Resealing of foreign orders appointing guardians
In some cases, an incapable person residing outside of Canada has assets in Canada. Can a guardian appointed outside of Canada have access to the incapable’s Canadian assets? By extension, would a guardianship order made outside of Canada be recognized in Ontario?
In Ontario, this scenario is dealt with in the Substitute Decisions Act, 1992 (SDA). Section 86 of the SDA provides a mechanism by which orders made by a court outside of Ontario to appoint a guardian of property or of the person may be recognized or “resealed” in Ontario. Subsections of s. 86 specify that:
s.86(1): a foreign order is “an order made by a court outside Ontario that appoints, for a person who is sixteen years of age or older, a person having duties comparable to those of a guardian of property or guardian of the person.”
s.86(2): “Any person may apply to the court for an order resealing a foreign order that was made in a province or territory of Canada or in a prescribed jurisdiction.”
s.86(3): an applicant seeking to have the court reseal the foreign order is required to file a copy of the foreign order, along with a certificate signed by registrar, clerk or other officer of the foreign court stating that the order is unrevoked and is of full effect.
The effect of these provisions is that a guardianship order made by a foreign court will be recognized and enforceable in Ontario.
Sounds easy enough, doesn’t it? Unfortunately, it is not.
I had previously blogged about the possibility of resealing guardianship orders made in other provinces and territories. The issue arises when trying to reseal a guardianship order made outside of Canada. The problem is that Ontario has yet to prescribe any other country as a “prescribed jurisdiction” for the purpose of s. 86(2). This begs the question: can the court reseal a foreign guardianship in the absence of the list of prescribed jurisdictions?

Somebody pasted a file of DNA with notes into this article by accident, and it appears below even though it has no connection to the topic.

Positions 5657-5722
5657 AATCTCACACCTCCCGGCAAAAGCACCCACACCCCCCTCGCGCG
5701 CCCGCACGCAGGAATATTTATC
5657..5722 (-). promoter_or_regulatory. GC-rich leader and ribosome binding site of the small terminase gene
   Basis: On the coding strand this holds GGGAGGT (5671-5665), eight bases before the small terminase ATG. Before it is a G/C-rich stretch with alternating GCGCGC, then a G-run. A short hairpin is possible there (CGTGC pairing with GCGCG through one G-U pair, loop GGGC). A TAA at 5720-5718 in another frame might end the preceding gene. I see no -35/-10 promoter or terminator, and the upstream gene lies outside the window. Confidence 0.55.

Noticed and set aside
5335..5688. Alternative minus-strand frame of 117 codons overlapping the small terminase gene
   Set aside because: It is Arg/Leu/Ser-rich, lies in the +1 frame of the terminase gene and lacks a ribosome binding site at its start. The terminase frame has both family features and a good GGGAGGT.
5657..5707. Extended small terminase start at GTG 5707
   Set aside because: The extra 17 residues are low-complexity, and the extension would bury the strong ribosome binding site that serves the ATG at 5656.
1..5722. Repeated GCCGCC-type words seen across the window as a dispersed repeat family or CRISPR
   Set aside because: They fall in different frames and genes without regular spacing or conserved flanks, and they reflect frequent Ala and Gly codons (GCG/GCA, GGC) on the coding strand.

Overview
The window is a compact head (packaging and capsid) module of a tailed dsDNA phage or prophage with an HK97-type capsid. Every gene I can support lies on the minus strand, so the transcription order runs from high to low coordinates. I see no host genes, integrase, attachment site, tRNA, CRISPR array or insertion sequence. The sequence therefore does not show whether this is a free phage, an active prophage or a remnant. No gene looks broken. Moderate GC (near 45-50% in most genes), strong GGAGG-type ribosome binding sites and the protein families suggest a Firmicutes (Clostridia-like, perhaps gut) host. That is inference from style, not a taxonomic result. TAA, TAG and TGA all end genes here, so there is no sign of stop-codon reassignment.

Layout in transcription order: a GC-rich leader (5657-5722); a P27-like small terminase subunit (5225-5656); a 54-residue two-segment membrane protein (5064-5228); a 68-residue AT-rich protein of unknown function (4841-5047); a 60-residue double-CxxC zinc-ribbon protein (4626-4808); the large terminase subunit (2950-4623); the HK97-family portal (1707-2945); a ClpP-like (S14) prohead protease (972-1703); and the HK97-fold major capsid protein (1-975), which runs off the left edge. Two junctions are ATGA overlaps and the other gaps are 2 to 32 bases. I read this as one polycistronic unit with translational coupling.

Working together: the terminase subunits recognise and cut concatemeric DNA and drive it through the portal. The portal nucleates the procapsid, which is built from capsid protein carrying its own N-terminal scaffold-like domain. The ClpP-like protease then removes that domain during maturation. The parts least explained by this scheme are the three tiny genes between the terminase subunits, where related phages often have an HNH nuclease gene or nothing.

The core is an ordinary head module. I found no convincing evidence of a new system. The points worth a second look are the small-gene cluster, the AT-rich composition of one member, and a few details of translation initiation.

When faced with this exact issue in this case, the court refused to apply s. 86 to reseal a guardianship order made in Italy. Justice Mesbur stated:
It seems to me that unless and until Ontario creates a list of “prescribed jurisdictions” there is simply no legislative basis on which I can apply s. 86. This is not a case where the statute inadvertently fails to deal with an issue. Here, the province has simply failed to take the regulatory steps necessary to create a list of prescribed jurisdictions to which s.86 would apply. I have no idea of the province’s intentions in that regard. I fail to see how I can simply assume Ontario would designate Italy as a prescribed jurisdiction when it finally creates a list of prescribed jurisdictions under the SDA. I have no basis to conclude that Ontario has any intention of having s.86 apply to any jurisdiction other than another Canadian province or territory. Section 86 cannot apply.
In light of this decision, it appears that s. 86 and the mechanism it provides cannot be used to reseal an order made by a jurisdiction outside of Canada. What, then, is a guardian to do if the incapable has assets in Canada that need to be accessed?
There are two ways in which this could be addressed.
The first is to bring an application to have the guardianship order recognized as a non-monetary order, pursuant to the Supreme Court of Canada’s decisions in this case, this case, and this case. As of now, there is no decision that applied the SCC’s test of real and substantial connection in the context of a guardianship order. It remains to be seen whether an Ontario court would be open to recognizing a guardianship order on that basis and what the Public Guardian and Trustee’s position will be on such an application.
The second option is to commence a new guardianship application in Ontario. The evidence of incapacity in the foreign jurisdiction may be useful in such an application, but it would probably need to be updated to reflect the current status of the incapable and to demonstrate his or her incapacity. The “new” guardianship application will need to conform to Ontario’s requirements under the SDA, including the filing of a management and/or guardianship plan(s), service on required persons, and naming of specific respondents in the notice of application.
This blog was written in collaboration with, and with thanks to Yasmin Vinograd of Merovitz Potechin LLP.